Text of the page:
Monday, June 14, 2021

Senate Democratic leader says caucus doesn't support full marijuana legalization but more than half say they do

From JSOnline:
Hope Karnopp
Milwaukee Journal Sentinel

MADISON – The leader of the Senate Democrats is walking back comments she made last week declaring her caucus against legalizing marijuana as Democratic Gov. Tony Evers has proposed.

Senate Minority Leader Janet Bewley told a national publication that legalizing recreational marijuana was a "nonstarter" and that "the Democratic caucus is not in favor of that." 

But more than half of the Democratic caucus told the Milwaukee Journal Sentinel they do agree with the idea.

Joseph Hoey, a spokesman for Senate Minority Leader Janet Bewley, told the Journal Sentinel that Bewley was misquoted. But The News Station's editor said Hoey asked the outlet to change Bewley's quote after its publication.

"I don't know what planet they're on," Matt Laslo, managing editor, said. 

Hoey also said Bewley doesn't speak for the caucus she leads.

Seven of the 12 members of the Democratic caucus told the Journal Sentinel they support legalizing recreational and medical marijuana, including Minority Caucus Chair Jeff Smith of Brunswick and ranking Democratic member of the Joint Finance Committee Sen. Jon Erpenbach of West Point.

Sens. Melissa Agard and Kelda Roys of Madison and Sens. LaTonya Johnson, Lena Taylor and Chris Larson of Milwaukee also support full legalization. 

"Wisconsin citizens should not have to travel across state lines to purchase marijuana for medicinal or recreational use. It should be safely and legally available here," Larson said.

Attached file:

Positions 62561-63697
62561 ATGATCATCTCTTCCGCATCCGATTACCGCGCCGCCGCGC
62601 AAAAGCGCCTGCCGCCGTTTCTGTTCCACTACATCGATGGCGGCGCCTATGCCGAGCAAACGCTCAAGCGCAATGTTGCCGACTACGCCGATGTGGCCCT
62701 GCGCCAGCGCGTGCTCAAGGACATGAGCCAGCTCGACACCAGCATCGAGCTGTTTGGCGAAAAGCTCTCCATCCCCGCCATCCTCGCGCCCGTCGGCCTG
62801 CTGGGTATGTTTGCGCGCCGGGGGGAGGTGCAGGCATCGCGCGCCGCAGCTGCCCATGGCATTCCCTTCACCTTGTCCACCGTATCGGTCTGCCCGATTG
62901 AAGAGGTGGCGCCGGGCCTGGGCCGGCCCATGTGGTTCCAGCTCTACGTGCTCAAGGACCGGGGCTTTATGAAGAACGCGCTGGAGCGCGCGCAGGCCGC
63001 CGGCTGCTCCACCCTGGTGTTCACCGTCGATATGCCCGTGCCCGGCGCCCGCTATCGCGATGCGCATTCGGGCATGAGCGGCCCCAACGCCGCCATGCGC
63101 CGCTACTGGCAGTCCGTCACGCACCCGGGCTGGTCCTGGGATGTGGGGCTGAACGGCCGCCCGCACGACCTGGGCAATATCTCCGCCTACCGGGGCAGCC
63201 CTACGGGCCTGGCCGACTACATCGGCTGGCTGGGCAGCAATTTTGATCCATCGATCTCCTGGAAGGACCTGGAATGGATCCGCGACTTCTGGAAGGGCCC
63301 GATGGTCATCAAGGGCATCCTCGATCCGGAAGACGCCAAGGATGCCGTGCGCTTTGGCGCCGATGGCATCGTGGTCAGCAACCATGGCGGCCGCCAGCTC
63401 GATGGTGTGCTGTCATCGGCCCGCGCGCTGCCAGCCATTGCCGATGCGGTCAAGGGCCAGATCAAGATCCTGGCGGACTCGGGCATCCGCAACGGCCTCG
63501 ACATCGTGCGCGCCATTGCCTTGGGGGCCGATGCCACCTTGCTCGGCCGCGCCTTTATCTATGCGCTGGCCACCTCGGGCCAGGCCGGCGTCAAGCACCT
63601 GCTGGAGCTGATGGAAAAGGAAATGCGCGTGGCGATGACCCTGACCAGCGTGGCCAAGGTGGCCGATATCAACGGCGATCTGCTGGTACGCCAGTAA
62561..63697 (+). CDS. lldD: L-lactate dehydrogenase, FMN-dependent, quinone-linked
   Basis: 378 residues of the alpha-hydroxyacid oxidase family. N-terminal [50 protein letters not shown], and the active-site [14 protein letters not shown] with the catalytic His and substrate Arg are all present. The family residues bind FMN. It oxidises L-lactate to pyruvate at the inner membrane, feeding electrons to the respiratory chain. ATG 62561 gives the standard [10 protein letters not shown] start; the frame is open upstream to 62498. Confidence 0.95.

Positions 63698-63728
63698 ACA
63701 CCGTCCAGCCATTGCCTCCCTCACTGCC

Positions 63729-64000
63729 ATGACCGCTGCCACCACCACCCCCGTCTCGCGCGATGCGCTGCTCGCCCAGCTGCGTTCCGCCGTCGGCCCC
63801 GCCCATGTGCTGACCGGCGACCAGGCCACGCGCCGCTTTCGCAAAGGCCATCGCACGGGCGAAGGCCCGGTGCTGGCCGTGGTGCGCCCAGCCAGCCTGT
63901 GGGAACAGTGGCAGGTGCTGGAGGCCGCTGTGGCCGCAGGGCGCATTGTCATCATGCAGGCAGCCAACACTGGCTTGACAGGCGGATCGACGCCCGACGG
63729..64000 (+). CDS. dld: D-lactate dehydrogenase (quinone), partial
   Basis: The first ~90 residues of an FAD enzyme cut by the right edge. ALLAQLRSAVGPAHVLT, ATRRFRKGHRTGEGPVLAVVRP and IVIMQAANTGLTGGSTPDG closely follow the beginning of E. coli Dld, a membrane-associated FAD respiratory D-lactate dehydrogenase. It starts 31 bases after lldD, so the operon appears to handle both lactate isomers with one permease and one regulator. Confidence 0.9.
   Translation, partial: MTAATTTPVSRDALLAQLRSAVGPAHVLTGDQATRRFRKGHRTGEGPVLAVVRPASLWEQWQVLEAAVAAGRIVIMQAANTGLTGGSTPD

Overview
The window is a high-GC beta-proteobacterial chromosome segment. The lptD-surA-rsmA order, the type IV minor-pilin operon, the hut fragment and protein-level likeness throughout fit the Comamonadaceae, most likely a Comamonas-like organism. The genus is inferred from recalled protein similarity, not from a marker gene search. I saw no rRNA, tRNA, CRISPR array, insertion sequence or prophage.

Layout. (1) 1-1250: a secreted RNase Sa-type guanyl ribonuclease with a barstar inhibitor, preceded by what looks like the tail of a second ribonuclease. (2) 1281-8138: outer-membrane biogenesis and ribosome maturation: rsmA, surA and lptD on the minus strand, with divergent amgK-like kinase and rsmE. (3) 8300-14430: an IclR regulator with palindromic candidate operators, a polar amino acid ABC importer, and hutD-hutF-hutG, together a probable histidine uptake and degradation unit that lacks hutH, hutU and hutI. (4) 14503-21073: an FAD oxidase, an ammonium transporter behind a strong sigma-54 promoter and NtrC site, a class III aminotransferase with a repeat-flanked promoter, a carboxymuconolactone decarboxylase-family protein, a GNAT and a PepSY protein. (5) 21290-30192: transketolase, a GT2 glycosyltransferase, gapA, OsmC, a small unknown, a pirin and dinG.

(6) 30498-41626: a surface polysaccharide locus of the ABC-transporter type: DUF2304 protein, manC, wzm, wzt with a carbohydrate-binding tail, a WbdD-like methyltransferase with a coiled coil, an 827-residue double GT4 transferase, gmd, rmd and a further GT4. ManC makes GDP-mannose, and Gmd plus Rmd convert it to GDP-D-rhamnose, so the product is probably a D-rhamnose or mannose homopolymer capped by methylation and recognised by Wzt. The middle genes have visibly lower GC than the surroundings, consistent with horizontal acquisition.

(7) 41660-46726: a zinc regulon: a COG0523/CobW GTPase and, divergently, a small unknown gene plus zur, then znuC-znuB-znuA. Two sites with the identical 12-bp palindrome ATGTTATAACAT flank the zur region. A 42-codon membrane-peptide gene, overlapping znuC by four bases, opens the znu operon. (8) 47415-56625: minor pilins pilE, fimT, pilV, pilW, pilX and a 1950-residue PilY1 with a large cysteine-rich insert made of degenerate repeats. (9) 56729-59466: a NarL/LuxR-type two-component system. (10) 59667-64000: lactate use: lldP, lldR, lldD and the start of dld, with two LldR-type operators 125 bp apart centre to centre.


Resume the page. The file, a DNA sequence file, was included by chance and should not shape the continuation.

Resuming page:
Some Democrats take different views on marijuana and have previously supported legalizing medical marijuana or moving toward decriminalization. Sen. Robert Wirch of Somers and Sen. Brad Pfaff of Onalaska have supported the use of medical marijuana. 

"The devil is in the details," Agard said. "Unfortunately, it's about tangling through deep policy discussions."

Bewley's spokesman said she would need to see the details of a bill to legalize marijuana. 

"(She) realizes the terrible toll that drug addiction takes on people in this state and some people believe that there is not adequate resources to deal with the substance abuse problems we already have," Hoey said.

Republicans have rejected calls from Evers and other Democrats to legalize medical and recreational marijuana. Legalizing and taxing marijuana was part of Evers' budget proposal. 

Agard said she will be reintroducing her bill to permit recreational and medical use in summer and expects more lawmakers to cosponsor the legislation. The bill had 22 co-sponsors when it was introduced in 2019, but it did not receive a public hearing.


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